Residents of Damaged Public Housing To Be Relocated

The Estate Tutu Apartments were profoundly damaged during Hurricane Irma last week and its residents will have to be moved to other locations in the coming weeks, Gov. Kenneth Mapp said during his hurricane recovery update Thursday evening.

Mapp said he went to the Tutu Housing community on one of his recent tours and of some 285 families living there, about 160 are living in shelters. The rest are still living there for now.

“It was really heartbreaking to see,” Mapp said. The walls were blown out “like matchboxes,” and one of the territory’s four confirmed storm fatalities was a woman resident of Tutu, he said.

Annas Rest, with the damaged Tutu Hi-Rise apartments toward rear the of photo. (James Gardner photo)
Annas Rest, with the damaged Tutu Hi-Rise apartments toward rear the of photo. (James Gardner photo)

Mapp said he had conversations with V.I. Housing Authorithy Director Robert Graham and U.S. Housing and Urban Development Regional Administrator Denise Cleveland-Leggett and the decision was made that they “have to get all the residents out of there as soon as possible.”

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Some – those with families on the mainland – will be encouraged to go there. And there are about 100 support vouchers to find housing in the private stock of rentals in the territory, Mapp said. There may be some units available on St. Croix too, he added.

Friday, the V.I. Housing Authority will send notices asking owners to let them know if they have available units, he said.

Those in public housing have been among the hardest hit by the damage – and among those with fewer resources on hand to rebuild or relocate. Tutu, like most USVI public housing, is funded by HUD.

The Source reached out to HUD Supervisory Public Affairs Specialist Brian Sullivan on Thursday to find out what HUD’s role in finding housing for those in HUD funded housing that is damaged.

FEMA plays the main role in the beginning of the process, Sullivan said. He urged everyone in public housing in particular and everyone in need due to the hurricane, to immediately register with FEMA for assistance.

“One thing people ought to be doing is registering with FEMA right now,” Sullivan said. “That way it gets them into the system. And, at least from a federal point of view, federal agencies begin to intercede – whether with hotels or cash to buy food. … That’s why its there. Most especially for the most vulnerable,” he said. People can register by calling call 1-800 621-3362 or online at www.disasterassistance.gov.

At Mapp’s update Thursday, FEMA Region II Coordinator William Vogel said 1,872 people in the Virgin Islands have registered to date for individual assistance using the website or phone number.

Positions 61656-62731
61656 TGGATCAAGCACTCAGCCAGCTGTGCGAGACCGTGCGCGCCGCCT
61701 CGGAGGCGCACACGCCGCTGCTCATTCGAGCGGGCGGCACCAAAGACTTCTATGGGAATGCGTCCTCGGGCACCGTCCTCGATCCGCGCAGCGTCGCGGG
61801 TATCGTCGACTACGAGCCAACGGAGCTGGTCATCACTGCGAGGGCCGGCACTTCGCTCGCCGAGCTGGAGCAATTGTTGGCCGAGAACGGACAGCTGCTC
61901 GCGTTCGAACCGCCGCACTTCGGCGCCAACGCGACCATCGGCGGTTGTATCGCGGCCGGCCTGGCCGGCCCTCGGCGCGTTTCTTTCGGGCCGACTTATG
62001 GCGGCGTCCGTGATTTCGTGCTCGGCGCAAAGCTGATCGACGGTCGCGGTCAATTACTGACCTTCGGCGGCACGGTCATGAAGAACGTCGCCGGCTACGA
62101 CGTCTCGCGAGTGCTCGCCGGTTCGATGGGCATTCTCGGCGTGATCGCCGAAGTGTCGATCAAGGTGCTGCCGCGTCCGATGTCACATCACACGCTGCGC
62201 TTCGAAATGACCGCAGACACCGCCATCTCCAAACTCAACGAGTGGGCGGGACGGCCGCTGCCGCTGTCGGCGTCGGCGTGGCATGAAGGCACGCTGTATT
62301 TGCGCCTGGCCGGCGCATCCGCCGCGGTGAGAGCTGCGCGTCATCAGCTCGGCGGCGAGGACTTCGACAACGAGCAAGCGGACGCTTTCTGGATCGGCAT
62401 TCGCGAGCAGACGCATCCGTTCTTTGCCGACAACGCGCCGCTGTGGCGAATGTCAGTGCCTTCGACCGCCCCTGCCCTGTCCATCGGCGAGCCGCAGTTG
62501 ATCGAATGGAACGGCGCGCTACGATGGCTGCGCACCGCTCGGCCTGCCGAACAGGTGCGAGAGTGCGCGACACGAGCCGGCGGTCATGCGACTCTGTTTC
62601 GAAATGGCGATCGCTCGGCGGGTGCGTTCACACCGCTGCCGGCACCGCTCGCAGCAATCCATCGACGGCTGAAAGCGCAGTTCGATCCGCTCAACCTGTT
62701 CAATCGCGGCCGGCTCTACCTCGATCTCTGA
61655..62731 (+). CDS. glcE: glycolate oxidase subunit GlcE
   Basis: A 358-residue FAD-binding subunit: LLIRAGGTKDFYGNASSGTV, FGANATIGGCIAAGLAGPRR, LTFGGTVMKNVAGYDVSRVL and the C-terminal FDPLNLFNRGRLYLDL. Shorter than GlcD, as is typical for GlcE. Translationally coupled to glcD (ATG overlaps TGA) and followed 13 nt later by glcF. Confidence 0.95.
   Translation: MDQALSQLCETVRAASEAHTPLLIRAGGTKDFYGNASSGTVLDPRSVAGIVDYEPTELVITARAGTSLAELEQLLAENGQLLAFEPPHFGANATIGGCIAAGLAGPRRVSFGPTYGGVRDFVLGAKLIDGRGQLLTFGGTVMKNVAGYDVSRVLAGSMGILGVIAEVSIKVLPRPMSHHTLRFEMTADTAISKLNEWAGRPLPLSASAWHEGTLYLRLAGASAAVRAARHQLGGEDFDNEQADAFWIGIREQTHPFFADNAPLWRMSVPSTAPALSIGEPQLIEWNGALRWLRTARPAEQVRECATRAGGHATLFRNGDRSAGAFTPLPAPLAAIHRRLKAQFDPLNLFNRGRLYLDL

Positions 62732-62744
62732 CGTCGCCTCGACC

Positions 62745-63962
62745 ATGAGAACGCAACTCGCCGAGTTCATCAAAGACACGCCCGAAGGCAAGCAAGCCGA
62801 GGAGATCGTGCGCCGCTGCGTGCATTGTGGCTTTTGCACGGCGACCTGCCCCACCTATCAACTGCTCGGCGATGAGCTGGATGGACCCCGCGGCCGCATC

Direct HUD assistance will occur over time.

“We recognize after a storm like this everybody gets hurt,” he said. “We are trying to connect everyone we can with housing and that is difficult when so much housing is destroyed or damaged,” he added, referring to the widespread impact of hurricanes Irma and Harvey.

HUD has a Disaster Housing Assistance Program which gives out temporary housing vouchers, but Sullivan said he was not certain exactly how that would affect the U.S. Virgin Islands situation.

First, they will look for nearby housing, then housing still within the Virgin Islands. The worst case scenario, if there is not enough local housing some may end up moving elsewhere, Sullivan said.

“People don’t want to leave their home. Certainly not their home town. But after Hurricane Katrina (in 2005) that’s exactly what happened, in order even on a temporary basis to rehouse people,” he said.

No new official census figures are available. But school enrollment is tied to population. In 2011, Education officials reported 7,803 students were enrolled in public schools on St. Croix, versus 8,898 in 2010. In 2016, Education officials reported 6,301 students enrolled on St. Croix – a reduction of 1,500. That tends to support the idea there may be a higher than usual level of empty housing on St. Croix.

Mapp also said hurricane relief supplies were increasing.

Vogel reported that 582,000 meals; 13,000 protective sheets; and 30 generators have been distributed and another 903,000 meals are being offloaded now.

VITEMA Director Mona Barnes announces the opening of two additional distribution points for aid supplies and said allotments are increased to one case of meals ready to eat and one case of water for every person who comes up.

Food Stamp allotment will be replenished automatically for recipients who lost power for four hours or more. WAPA has certified outage duration, so no application is necessary.

Police Commissioner Delroy Richards reported increased police and National Guard numbers on St. John, and anticipates additional law enforcement resources from the mainland.

Health officials said they were ramping up mosquito eradication efforts and Mapp said pharmaceutical supplies had come in and some area pharmacies were being stocked.

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